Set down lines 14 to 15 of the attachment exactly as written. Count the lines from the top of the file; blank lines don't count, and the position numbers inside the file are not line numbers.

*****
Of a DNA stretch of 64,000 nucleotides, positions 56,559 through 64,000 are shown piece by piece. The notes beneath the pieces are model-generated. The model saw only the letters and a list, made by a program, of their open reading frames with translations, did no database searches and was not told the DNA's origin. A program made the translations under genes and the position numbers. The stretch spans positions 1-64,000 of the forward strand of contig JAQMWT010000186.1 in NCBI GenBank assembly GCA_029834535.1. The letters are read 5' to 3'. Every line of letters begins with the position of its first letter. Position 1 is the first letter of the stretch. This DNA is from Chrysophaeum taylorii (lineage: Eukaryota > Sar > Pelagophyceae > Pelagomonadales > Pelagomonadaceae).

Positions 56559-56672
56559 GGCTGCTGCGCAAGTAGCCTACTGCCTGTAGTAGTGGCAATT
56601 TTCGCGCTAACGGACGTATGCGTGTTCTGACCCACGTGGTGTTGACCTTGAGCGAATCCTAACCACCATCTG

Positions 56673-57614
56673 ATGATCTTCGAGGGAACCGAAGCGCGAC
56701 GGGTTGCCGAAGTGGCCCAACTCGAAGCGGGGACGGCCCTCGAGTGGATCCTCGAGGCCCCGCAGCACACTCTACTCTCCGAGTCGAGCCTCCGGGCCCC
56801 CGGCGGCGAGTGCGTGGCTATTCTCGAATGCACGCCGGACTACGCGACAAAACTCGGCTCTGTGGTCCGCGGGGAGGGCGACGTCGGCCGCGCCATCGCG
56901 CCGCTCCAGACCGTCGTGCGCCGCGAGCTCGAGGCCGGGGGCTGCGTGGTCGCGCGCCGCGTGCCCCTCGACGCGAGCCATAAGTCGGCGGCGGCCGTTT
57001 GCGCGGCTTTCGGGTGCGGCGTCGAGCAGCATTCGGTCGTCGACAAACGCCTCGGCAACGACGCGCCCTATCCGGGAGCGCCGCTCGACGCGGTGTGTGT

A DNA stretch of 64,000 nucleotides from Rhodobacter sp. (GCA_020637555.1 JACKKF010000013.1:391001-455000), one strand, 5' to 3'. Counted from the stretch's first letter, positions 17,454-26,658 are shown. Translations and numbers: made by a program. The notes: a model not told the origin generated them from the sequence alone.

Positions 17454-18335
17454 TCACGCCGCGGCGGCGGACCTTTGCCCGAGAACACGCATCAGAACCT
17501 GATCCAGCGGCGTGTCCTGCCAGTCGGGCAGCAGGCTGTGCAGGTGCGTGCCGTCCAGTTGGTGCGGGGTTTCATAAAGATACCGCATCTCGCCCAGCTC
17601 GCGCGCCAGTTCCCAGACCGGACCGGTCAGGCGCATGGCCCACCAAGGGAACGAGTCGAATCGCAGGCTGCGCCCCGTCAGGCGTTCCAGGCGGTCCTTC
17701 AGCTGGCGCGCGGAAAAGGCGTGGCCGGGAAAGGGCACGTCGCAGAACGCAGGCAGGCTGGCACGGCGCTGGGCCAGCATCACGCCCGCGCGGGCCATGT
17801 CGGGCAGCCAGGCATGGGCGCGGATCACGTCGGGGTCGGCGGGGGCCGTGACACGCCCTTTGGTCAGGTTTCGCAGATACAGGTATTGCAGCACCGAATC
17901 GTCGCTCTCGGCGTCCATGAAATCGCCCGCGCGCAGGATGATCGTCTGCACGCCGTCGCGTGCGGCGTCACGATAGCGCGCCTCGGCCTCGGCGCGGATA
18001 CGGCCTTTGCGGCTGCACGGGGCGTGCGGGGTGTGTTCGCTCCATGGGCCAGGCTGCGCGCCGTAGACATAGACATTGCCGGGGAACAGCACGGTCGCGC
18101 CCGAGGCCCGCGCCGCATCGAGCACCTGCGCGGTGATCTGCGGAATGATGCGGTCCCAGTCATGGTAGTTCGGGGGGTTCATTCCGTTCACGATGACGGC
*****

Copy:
17501 GATCCAGCGGCGTGTCCTGCCAGTCGGGCAGCAGGCTGTGCAGGTGCGTGCCGTCCAGTTGGTGCGGGGTTTCATAAAGATACCGCATCTCGCCCAGCTC
17601 GCGCGCCAGTTCCCAGACCGGACCGGTCAGGCGCATGGCCCACCAAGGGAACGAGTCGAATCGCAGGCTGCGCCCCGTCAGGCGTTCCAGGCGGTCCTTC